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We all—users, businesses, governments, and the general public—expect internet platform companies, like Meta, Alphabet, and Amazon to govern their users. Without platform governance, we all experience disasters like foreign election interference, vaccine misinformation, counterfeiting, and even genocide.
Unfortunately, the platform companies have failed. To this day, despite the lessons from years of missteps and billions of dollars of spending in enterprises like content moderation, the major internet companies have been unable to prevent their platforms from hosting misinformation, scams, incitement, and hate. Nobody (except the perpetrators) wants this result. The failures of platform companies result not from mailce, but from companies' inability to manage the complexity of their userbases and products and of their own incentives under the eyes of conflicting internal and external constituencies.
The research of scholars in political science and other academic disciplines can help companies and governments progress on the problem of platform governance. Political scientists, constitutional theorists, and other scholars of governance have been studying the efforts of states to govern under complexity for centuries under theoretical rubrics like the problem of knowledge and incentive-compatible institutional design. The Networked Leviathan argues that this hard-won knowledge about states also applies to platforms. The insights from the research in political science and allied disciplines leads inexorably to the conclusion that governments and companies should collaborate to build democratic institutions for platform governance. By permitting ordinary people from across the world to participate in the governance enterprise, we allow those with the knowledge critical to making and applying platform rules to deploy that knowledge where it can make an impact. Democratic governance also allows companies to recruit third parties to help manage their own capacity to make and stick to decisions.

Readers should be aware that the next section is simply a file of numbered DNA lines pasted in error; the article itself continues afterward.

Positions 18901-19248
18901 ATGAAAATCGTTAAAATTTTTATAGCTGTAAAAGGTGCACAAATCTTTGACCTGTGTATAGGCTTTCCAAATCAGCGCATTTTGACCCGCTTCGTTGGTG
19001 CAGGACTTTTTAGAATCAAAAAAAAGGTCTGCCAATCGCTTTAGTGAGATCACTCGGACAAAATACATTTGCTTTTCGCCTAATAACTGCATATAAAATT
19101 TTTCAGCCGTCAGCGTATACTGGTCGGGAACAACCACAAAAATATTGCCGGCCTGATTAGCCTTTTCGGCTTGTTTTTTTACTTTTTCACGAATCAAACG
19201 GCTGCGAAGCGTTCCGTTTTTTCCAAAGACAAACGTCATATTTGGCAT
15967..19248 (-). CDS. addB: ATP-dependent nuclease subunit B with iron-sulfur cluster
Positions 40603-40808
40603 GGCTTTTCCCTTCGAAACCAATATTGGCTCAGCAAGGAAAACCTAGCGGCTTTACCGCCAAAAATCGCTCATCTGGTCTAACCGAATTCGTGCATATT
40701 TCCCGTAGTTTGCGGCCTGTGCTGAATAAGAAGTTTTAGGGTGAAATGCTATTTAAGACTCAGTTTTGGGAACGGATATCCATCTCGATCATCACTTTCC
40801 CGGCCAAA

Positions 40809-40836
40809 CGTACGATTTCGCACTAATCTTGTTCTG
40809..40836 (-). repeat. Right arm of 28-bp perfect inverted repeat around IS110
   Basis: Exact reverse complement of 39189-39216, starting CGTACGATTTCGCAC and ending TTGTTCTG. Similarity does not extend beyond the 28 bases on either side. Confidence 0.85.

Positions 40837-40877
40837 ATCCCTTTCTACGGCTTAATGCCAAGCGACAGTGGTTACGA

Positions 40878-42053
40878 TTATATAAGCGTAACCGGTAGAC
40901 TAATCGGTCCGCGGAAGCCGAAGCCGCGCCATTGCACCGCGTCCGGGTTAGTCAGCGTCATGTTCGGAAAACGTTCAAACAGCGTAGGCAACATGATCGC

The Networked Leviathan offers a case and a roadmap for democratizing the platforms.
Katie Harbath, Founder and CEO, Anchor Change: "Platform governance is hard. With The Networked Leviathan, Gowder brings a fresh perspective on how companies can tackle difficult questions around content moderation in a way that engages more people around the world. It’s a must read for anyone working in tech."
Sahar Massachi, Co-Founder and Executive Director, Integrity Institute: "Let's be honest. Academic books tend to be dry, unnecessarily long, and hard to slog through. We're lucky, but should not be surprised, that Paul's book heartily bucks that norm. No one else can weave philosophical theories of governance and virtue, practical technical understanding of platforms, and political science into such a compelling package. Bravo!"
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